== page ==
Windows The best window insulates like a lousy wall. Skylights make even lousier roofs than windows do walls. Plan each to maximize natural light and minimize heat loss, and consider upgrading to triple glazing.
Solar panels The dropping cost of PV may be changing the equation. There may come a point where it’s smarter to focus more on energy production than on energy saving.
Universal design Can your house accommodate people with limited mobility? Avoid floor-elevation changes, especially on the first floor. Can a ramp be put in later if needed?
Reversibility What happens if you repair or renovate the structure? Can you replace insulation and keep the thermal boundary intact? Can materials be replaced without damaging the substrates?
Nonmonetary costs Think about hidden environmental costs. Spray foam is a great insulator, and vinyl is a cheap and functional siding, but both products have environmental drawbacks. Bamboo flooring is eminently renewable, but it comes at a transportation cost. That doesn’t mean you shouldn’t use those products; just balance their costs and their benefits.
I personally think that most houses are works in progress. If you like the shell of a house that much, the insides - kitchen, bedrooms, layouts and even the storage rooms can be eventually worked out. In the midst of all that remodelling, you'll probably have to get everything re-inspected and certified anyway.
I'm new here and I think it won't be long before I'm in trouble....... A work in progress? After the building is done and I move in I plan to go fishing. The last thing I'll want to do is work on the house.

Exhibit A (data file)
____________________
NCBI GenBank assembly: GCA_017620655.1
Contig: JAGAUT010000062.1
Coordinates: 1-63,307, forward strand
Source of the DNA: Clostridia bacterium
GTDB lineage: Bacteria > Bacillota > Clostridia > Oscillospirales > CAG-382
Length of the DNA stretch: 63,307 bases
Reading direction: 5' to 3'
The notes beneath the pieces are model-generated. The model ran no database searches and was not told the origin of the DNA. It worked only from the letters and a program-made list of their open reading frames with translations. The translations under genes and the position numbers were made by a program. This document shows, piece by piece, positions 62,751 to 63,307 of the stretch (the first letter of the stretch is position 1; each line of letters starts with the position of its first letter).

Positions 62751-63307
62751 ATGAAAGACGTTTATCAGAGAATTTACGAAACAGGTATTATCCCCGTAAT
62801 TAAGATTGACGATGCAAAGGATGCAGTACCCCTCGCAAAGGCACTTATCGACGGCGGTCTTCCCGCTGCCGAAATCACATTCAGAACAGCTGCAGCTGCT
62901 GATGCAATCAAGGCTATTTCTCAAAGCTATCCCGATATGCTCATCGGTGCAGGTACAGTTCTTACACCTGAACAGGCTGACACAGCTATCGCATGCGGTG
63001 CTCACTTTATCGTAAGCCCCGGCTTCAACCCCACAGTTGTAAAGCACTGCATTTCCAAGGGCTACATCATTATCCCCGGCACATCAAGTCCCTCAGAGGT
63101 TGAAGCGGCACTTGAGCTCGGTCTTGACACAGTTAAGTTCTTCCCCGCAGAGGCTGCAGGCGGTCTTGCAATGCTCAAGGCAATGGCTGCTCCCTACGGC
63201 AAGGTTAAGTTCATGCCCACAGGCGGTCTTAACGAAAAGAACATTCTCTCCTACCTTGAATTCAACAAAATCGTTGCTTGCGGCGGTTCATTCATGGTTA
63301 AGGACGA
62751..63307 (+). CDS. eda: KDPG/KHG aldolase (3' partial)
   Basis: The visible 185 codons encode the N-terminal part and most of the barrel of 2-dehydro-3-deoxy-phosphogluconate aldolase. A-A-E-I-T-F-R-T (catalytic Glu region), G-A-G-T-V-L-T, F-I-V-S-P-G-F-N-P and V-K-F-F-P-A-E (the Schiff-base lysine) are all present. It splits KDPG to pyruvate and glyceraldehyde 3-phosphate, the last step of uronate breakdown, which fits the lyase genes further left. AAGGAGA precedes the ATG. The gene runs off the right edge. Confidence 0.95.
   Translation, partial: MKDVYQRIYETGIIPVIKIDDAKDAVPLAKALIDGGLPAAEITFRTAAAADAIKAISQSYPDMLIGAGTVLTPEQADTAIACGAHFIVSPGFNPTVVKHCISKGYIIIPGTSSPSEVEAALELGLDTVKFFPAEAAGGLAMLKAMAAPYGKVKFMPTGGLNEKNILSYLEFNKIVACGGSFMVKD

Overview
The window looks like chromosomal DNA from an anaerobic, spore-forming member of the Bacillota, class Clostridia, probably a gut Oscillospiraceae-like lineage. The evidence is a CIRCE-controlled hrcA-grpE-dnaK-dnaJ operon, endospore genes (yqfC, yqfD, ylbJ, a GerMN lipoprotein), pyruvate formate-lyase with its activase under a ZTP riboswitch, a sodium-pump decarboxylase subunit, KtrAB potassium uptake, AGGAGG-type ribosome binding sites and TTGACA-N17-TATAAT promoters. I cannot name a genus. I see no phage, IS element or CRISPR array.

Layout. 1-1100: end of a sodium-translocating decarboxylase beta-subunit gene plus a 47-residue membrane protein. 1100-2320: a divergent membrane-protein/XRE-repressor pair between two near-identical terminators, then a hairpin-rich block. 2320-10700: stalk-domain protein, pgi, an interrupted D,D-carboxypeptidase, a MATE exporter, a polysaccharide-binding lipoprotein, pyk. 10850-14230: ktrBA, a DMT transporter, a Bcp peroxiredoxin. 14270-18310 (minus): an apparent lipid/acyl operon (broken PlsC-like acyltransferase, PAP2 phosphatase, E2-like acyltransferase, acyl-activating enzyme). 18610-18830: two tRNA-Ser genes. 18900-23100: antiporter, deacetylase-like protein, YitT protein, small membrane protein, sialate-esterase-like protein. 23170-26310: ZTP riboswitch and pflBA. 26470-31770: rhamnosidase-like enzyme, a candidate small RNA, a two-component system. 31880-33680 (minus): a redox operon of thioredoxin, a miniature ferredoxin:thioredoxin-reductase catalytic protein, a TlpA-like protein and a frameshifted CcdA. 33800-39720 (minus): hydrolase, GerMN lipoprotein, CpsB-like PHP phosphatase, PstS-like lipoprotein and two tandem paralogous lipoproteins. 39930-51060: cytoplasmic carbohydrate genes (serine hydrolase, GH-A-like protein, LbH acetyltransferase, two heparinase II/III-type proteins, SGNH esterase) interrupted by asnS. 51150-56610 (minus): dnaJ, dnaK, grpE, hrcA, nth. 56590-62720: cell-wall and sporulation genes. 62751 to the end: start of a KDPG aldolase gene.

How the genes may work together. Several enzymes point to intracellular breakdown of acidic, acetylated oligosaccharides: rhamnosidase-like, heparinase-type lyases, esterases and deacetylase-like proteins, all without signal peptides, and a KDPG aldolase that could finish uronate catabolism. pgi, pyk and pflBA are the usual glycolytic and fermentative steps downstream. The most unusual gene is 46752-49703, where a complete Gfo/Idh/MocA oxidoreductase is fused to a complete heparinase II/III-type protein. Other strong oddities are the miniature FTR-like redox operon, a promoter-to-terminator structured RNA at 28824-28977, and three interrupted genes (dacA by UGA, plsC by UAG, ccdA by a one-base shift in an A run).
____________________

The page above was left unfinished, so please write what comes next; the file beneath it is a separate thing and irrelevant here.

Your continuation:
When I live inside the house the outside will be out of view. When I'm outside I don't care a lot about what the house looks like as long as it isn't blemish on its natural surroundings. Less visibility and visual impact the better.
Functional living space is everything. And it takes a lot of planning and sketching. (like months) I'm glad I have some capability for design and visualization as well as a sense for cost efficiency. (i.e., easy to get permitted, built and inspected) Arguments with architects and the builders are expensive time wasters. But I need those guys to do their part of the job. Building a house today is way too complicated for me to DIY. So I'm glad I bought into the Fine Homebuilding world. I can see I can learn a whole lot here and probably gain a bunch of money saving knowledge and reality checks. Ed Weldon